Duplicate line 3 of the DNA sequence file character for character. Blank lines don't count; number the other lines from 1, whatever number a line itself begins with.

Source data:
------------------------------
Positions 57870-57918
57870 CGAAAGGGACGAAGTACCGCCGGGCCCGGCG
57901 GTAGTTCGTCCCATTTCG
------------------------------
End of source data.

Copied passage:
57901 GTAGTTCGTCCCATTTCG